Mesrine: Killer Instinct [L'Instinct de Mort] Movie Review
Jacques Mesrine (Cassel) is educated in brutality while serving as a soldier in Algeria. With his charismatic personality, he falls into a life of crime with the vicious mobster Guido (Depardieu). While fiercely protective of his Spanish wife Sofia (Anaya), he engages in nasty acts of vengeance and, after a stint in prison in 1962, finds a new wife Jeanne (DeFrance). They embark on a Bonnie & Clyde-style crime spree, travelling from Montreal to Arizona with the officials on their tail. But the Canadian prison can't hold him either.
Filmmaker Richet races through this story so quickly that we rarely get any sense of the situations or the characters. This is bold, confident, sexy filmmaking, but it feels like it bounces across the surface of this man's life.
Along the way, Richet captures the 1960s in vivid detail (including some groovy split-screen imagery) and includes some truly audacious sequences that keep us on the edge of our seats. But as a whole, it feels oddly episodic.
What makes it work is Cassel's vigorous turn as a forceful, likeable monster.
He's larger than life in the role, exuding cocky confidence and a disdain for any form of law. But while we warm to the twinkle in his eye, we never believe that he has any real concern for his friends or family beyond a vague sense of duty. In this sense it's an odd performance, because Cassel is so terrific at capturing this man's charisma, but we wonder why anyone would want to spend a moment in his presence.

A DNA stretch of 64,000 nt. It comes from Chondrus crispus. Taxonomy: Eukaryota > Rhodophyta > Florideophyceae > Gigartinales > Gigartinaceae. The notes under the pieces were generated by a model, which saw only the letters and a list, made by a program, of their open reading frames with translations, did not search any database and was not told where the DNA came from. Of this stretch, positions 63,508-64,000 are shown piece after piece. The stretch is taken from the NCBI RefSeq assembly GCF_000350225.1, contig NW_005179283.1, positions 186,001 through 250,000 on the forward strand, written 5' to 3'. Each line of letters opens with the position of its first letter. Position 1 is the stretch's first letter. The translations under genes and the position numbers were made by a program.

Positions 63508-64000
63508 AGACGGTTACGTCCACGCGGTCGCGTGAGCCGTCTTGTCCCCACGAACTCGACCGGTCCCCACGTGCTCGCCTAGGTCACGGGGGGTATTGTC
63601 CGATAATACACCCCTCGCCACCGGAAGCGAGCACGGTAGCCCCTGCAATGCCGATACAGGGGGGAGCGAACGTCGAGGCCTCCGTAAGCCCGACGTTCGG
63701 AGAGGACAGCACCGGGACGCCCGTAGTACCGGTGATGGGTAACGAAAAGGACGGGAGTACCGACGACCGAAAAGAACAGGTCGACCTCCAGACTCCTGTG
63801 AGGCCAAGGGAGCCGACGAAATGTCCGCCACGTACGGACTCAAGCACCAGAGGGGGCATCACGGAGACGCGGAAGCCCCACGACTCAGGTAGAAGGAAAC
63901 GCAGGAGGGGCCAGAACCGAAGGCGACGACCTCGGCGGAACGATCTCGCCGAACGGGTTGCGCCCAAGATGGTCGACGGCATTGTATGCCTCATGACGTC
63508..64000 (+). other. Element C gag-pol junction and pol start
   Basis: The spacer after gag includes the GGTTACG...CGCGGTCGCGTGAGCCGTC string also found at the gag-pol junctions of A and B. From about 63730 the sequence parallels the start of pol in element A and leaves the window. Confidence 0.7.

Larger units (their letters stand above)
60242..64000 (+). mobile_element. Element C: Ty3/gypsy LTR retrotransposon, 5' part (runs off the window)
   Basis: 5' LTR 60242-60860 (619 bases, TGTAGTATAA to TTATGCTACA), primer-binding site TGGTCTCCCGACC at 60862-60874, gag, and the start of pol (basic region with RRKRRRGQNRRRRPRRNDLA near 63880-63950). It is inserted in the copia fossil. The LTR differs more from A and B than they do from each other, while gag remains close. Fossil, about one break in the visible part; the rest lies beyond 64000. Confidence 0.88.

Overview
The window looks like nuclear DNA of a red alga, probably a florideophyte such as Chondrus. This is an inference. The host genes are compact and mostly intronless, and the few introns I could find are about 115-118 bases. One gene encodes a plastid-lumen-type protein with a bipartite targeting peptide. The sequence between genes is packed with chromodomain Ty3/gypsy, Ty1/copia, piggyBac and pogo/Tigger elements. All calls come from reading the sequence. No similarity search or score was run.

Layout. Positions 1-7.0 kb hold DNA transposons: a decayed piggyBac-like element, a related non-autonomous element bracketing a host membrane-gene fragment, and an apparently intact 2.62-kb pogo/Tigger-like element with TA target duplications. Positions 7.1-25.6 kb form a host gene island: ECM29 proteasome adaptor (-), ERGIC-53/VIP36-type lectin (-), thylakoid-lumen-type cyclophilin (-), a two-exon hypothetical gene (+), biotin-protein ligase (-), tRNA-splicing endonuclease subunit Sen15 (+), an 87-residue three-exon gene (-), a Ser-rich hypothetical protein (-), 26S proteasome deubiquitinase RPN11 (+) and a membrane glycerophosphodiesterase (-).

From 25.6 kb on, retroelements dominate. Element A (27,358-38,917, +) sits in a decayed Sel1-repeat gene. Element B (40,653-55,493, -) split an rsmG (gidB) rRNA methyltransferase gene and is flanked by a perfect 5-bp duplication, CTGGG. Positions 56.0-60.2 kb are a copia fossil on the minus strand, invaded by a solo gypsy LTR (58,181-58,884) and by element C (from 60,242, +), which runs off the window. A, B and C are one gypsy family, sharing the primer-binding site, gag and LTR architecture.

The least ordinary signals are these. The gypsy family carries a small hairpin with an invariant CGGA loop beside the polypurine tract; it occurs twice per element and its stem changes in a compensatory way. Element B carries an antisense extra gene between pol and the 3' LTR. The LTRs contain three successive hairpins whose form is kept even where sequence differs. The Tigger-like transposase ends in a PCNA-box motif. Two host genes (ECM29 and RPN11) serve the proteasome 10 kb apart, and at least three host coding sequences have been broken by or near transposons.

The frantic pace doesn't help either, as the film leaps from scene to scene without much connective tissue. We struggle to keep up with the stream of characters and events. But each lively, action-packed, harrowing or emotional scene is wonderfully staged and performed, with superb moments featuring Cassel as well as the always watchable DeFrance and Depardieu on peak form in gruff tough-guy mode. Next up: the '70s...